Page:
There are a lot of things I can do without in life. Among them are deaths, standardized exams, washing dishes, Pap smears and interviews. Interviews for jobs are unavoidable for most of us. Interviews for graduate school are not done by all schools, but in the Speech Language Pathology programs it tends to be an important piece to the puzzle. Since appearance (how you present yourself), articulation (how clearly you produce words), language (how you express yourself) and professionalism is very important in this field, most schools want a chance to see the whole person. This spring I’ve gotten the chance to attend an Interview Day with one school, and a phone interview with another (which can be accommodated in cases where you can’t visit the school because of a conflict.) As nerve wrecking as it is, I’d rather interview live with someone because it’s another opportunity to sell yourself! If the school is in your Top 3, I would suggest making every effort to visit if invited to interview. The phone interview might put you at a disadvantage, being that you don’t get to make a first impression in the physical sense but if it’s the only other alternative then definitely take it. Below are a few Pro’s and Con’s to each interview.
- You don’t have to dress up, or even leave the house for that matter.
- You get to make a whole bunch of little cheat-sheets to keep in front of you.
- It’s convenient, and may be less stressful.
- Depending on the interviewers, it might be more like a conversation then drilled questions thrown at you.
- You can’t read the interviewers body language and judge how the interview went based on that.
- You can’t judge if the interviewer really liked you, or was just being polite over the phone.
- Talking over the phone increases the possibility of communication breakdown (since the visual stimuli is not in the equation.)
- If you are great at interviews then you might feel at a disadvantage because you can’t present yourself in person.
- If you still haven’t visited the school, you’ve missed another opportunity to see what the school’s department has to offer.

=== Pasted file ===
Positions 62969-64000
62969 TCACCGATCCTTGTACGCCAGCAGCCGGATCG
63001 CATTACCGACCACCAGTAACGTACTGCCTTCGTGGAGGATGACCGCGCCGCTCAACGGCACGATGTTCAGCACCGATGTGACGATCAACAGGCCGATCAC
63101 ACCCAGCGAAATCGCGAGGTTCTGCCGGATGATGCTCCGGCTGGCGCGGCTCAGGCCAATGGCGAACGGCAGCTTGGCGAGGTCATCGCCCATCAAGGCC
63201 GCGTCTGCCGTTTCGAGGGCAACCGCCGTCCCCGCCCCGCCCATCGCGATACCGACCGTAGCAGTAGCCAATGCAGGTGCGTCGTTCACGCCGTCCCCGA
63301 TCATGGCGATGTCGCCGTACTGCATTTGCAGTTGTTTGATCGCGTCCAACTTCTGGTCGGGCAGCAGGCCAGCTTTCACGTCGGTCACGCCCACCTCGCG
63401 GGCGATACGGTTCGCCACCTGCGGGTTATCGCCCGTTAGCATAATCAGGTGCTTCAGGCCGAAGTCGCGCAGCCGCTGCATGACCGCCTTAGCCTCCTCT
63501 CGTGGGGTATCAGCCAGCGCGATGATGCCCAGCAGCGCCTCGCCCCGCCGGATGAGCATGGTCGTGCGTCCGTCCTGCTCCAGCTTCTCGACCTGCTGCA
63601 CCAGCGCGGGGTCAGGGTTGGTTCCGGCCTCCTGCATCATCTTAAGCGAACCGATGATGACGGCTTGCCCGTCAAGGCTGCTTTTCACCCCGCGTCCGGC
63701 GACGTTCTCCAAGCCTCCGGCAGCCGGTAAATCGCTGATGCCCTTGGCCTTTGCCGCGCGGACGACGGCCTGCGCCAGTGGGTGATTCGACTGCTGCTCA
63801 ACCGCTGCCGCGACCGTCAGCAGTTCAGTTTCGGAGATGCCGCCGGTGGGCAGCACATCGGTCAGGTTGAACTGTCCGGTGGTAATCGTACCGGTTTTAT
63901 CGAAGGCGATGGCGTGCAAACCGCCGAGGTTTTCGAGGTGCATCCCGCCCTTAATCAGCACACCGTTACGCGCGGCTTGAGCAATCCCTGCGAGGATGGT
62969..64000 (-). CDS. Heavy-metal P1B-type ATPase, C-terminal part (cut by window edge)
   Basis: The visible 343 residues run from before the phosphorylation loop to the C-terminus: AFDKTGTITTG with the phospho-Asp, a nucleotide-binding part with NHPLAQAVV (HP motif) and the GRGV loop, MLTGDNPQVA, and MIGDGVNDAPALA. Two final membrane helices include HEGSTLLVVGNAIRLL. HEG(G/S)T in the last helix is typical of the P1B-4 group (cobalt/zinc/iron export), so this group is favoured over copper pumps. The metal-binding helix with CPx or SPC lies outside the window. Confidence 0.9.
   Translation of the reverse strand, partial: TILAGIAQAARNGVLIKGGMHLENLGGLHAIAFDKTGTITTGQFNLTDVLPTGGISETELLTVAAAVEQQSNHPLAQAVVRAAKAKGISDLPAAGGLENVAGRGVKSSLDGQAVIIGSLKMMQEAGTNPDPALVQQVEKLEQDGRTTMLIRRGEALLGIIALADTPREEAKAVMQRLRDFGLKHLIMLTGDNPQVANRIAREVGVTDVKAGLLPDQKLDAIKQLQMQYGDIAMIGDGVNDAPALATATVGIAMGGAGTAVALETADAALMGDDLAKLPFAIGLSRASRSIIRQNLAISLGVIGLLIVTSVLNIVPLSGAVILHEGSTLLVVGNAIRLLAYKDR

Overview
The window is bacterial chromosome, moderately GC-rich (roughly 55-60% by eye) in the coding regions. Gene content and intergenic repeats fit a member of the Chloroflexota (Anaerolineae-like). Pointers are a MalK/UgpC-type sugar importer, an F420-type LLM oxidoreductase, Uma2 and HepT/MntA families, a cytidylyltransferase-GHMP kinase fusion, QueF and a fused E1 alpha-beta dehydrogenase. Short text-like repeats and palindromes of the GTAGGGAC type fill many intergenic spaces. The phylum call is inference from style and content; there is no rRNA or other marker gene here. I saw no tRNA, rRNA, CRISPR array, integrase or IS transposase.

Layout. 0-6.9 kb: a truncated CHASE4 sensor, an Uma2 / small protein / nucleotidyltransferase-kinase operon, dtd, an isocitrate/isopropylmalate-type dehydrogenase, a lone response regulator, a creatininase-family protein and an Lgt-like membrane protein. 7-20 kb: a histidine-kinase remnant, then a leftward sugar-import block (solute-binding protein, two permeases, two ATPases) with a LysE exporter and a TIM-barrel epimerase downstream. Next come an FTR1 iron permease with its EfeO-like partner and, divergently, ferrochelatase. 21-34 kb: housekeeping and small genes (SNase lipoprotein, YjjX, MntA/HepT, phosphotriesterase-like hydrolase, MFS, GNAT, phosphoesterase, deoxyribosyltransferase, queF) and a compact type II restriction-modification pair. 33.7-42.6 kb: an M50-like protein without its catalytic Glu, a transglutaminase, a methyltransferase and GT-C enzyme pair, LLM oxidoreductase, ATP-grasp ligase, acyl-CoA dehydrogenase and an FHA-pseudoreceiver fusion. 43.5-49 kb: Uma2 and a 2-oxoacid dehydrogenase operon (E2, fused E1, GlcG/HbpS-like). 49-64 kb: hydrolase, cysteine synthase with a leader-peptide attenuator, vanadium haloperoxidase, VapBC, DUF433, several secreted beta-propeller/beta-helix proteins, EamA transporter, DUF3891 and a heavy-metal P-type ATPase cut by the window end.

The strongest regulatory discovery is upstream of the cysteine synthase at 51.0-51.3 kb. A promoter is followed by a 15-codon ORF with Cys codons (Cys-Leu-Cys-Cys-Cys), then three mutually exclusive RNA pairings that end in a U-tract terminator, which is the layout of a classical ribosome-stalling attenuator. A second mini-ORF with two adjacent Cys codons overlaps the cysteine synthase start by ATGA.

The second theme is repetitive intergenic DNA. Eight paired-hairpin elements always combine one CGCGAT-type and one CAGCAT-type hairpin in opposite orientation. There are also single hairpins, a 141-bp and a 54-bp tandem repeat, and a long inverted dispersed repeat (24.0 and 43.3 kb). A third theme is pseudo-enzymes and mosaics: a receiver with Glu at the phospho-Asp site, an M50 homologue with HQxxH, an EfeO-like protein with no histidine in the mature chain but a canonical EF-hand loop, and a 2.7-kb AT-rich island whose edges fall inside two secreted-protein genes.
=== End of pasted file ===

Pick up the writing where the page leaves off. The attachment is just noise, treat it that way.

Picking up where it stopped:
- It’s a little hard to be memorable over the phone, might be easier in person.
- If you haven’t visited the school, it’s the perfect opportunity to go and ask all the questions you want without feeling like you’re being a pain.
- If you don’t necessarily look good on paper, it’s an opportunity to sell yourself and speak from the heart about why you’re a great candidate.
- You get to see what your competition looks like.
- You might be able to chat with current grad students.
- You get to meet professors and see the clinic (if the school has one).
- You get to make a first impression!
- You get an impression about the school, and might be able to decide if it’s a good fit for you after all.
- If interviews make you visibly anxious, they interviewer might hold this against you. But then again, they might also understand.
- You might start comparing yourself with the competition.
Keeping in mind that some schools just make decisions based on the one-dimensional paper-based applicant, I think interviews are great for people like me who need that extra selling point. In this competitive field, you need every opportunity you can to stand out from the crowd. You first impression in person might be the difference between you and that applicant who are neck-to-neck in terms of grades and experience. Make sure you don’t disregard this step, or take it lightly!
Here’s a recent article I read about answering the dreaded open-question Tell Me About Yourself in Graduate Admission Interviews.
If you are a #SLPeep or grad school hopeful and would like to know more details about what the actual interview day consisted of, please send me a request on Twitter. (@TracitaLinda) I can’t speak for what all schools do, but any information is better than no information and I love connecting with other people in the field!